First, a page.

The purpose of this styleguide is to maintain a consistent identity throughout Twitter Counter's platforms, without restricting creativity. As such, the styleguide should be treated as a set of guidelines, rather than a rulebook.

When in doubt regarding any of the documented elements - or an element not documented at all - please contact us at support@twittercounter.com.

Logos

Color Palette

The following colors define our unique color palette. Aside from our primary colors, like the Twitter Counter blues and greys, there are also several other colors that can be used to communicate success, warnings, errors or call to actions.

Click the colors or LESS var names to copy them to your clipboard!

Typography

Applied Typography


When using header tags, keep into account how they will affect page indexing, or else our SEO guy won't be very happy.

Elements

This section is dedicated to all the elements you're capable of using on Twitter Counter. Considering there are many variations and combinations possible, this section is split up in several sub-sections.

Forms

Note: you can only register once per email address

Special Fields

@
Tweets

Buttons

Tone of Voice

This section is dedicated to the tone of voice of Twitter Counter's messages and copywriting. This guidelines ensure we appeal to our userbase in a consistent manner and put together clear and understandable messages for a large variety of users.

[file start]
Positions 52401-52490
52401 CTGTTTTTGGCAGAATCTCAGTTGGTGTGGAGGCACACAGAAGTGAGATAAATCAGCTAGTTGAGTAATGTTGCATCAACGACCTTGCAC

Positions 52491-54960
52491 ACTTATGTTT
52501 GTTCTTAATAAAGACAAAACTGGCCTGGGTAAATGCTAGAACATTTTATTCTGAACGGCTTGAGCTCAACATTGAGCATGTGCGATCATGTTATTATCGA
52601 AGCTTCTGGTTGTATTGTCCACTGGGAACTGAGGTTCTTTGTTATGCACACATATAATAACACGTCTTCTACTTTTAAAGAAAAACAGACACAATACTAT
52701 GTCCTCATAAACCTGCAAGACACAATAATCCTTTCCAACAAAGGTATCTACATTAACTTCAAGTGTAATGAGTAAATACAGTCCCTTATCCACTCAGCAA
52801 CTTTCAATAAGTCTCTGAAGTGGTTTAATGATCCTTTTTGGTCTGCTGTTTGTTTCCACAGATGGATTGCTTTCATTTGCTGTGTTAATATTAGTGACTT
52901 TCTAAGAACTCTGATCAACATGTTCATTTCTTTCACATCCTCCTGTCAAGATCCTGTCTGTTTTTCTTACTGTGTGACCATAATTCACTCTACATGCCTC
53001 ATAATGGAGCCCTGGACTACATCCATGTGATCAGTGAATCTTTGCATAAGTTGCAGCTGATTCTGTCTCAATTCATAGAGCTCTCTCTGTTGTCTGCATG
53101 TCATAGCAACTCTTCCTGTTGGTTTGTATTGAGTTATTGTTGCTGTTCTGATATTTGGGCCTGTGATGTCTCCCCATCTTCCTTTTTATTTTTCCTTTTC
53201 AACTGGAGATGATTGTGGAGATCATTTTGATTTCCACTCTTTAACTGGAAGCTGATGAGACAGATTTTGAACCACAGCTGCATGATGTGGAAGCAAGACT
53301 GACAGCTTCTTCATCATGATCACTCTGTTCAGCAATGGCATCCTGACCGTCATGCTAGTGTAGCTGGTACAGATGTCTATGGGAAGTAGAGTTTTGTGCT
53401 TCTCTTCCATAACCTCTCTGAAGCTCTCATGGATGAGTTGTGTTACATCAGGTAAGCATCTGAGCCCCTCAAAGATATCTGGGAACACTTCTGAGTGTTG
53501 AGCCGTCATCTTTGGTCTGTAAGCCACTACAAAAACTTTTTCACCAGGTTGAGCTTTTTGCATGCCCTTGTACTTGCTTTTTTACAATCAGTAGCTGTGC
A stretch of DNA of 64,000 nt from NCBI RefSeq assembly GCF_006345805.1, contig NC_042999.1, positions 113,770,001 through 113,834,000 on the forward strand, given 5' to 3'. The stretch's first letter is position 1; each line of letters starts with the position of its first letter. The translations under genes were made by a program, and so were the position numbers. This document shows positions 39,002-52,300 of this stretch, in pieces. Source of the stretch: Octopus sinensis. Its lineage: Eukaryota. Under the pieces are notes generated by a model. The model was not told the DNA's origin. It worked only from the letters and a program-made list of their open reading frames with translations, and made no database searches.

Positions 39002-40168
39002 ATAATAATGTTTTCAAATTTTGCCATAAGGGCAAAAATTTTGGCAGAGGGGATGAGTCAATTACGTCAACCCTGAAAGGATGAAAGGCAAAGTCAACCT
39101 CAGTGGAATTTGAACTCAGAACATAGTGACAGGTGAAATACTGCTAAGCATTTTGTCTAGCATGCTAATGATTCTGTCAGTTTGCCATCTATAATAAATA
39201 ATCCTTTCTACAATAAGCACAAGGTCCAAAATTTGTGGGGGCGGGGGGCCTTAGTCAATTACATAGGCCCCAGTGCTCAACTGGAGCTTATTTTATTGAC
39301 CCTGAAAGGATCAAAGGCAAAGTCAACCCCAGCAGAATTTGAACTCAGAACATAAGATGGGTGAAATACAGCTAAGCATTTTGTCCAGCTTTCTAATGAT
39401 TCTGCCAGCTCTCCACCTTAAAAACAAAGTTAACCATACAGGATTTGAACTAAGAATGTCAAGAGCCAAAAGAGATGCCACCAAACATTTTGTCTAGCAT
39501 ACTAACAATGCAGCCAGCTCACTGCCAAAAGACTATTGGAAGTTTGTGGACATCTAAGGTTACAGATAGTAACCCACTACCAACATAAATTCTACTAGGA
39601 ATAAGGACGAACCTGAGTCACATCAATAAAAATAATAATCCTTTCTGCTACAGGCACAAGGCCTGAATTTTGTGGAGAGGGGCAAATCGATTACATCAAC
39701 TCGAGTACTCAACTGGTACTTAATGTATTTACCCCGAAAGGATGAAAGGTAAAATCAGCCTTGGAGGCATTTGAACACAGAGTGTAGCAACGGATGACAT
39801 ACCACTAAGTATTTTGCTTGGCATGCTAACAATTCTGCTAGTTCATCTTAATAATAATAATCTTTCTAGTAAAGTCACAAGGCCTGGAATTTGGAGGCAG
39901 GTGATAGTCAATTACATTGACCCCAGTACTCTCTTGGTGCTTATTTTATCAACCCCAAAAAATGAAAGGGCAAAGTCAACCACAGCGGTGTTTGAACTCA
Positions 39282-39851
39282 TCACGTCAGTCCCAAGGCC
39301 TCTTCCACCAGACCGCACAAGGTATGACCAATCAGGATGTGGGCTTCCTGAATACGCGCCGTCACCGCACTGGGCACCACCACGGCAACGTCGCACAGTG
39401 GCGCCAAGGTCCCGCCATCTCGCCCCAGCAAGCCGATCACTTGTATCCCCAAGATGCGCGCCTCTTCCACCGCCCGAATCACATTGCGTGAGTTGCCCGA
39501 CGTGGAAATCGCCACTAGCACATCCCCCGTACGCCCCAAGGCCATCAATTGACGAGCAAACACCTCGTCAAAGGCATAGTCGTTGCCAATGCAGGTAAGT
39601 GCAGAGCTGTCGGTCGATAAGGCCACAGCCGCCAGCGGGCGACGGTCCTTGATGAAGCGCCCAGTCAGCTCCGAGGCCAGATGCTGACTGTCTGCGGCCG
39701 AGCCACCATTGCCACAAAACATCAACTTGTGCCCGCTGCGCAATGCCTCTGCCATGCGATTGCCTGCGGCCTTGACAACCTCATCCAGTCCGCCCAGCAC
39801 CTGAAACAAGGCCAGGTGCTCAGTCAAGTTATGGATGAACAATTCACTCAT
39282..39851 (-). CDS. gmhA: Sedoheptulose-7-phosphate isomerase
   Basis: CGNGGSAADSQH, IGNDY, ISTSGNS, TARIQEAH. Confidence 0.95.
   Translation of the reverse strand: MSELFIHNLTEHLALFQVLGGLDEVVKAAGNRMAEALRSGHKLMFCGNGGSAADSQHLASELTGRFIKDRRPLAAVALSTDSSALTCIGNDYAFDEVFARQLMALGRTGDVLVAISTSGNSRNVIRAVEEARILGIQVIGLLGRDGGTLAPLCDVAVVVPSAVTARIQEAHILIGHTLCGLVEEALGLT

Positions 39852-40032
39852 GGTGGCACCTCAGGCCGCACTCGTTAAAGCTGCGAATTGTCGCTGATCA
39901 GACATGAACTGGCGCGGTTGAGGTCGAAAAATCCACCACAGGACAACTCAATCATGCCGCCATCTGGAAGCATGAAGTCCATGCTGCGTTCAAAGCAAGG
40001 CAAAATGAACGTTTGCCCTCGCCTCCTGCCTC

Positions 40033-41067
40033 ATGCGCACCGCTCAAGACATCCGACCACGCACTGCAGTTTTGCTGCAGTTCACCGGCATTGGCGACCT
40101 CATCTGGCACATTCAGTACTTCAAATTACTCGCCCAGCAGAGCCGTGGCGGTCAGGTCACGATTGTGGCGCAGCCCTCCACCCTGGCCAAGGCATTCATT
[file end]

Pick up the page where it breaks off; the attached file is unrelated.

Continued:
Error Messages

An apologetic tone

We use an apologetic tone when displaying error messages in order to establish that even though a mistake has been made, we still respect the action of the user. Above that we try to humanize the mistake to prevent the user from feeling that he or she is interacting with a static application.

Direct communication

Our users are poeple too. So when you're writing an error message, use the tone of voice you would use if you were telling this person this message directly.

Understandable words

Don't use big words that over-complicate the message. For example, instead of using "incompatible", try using "does not work together". This ensures that a wide variety of users understand the message and can go forward.

Help the user move on

Give the user a hint of how the problem can be solved and how the user can prevent this problem in the future. This also ensures that the user becomes more familiar with the environment of the application.

Examples coming soon.

More to come..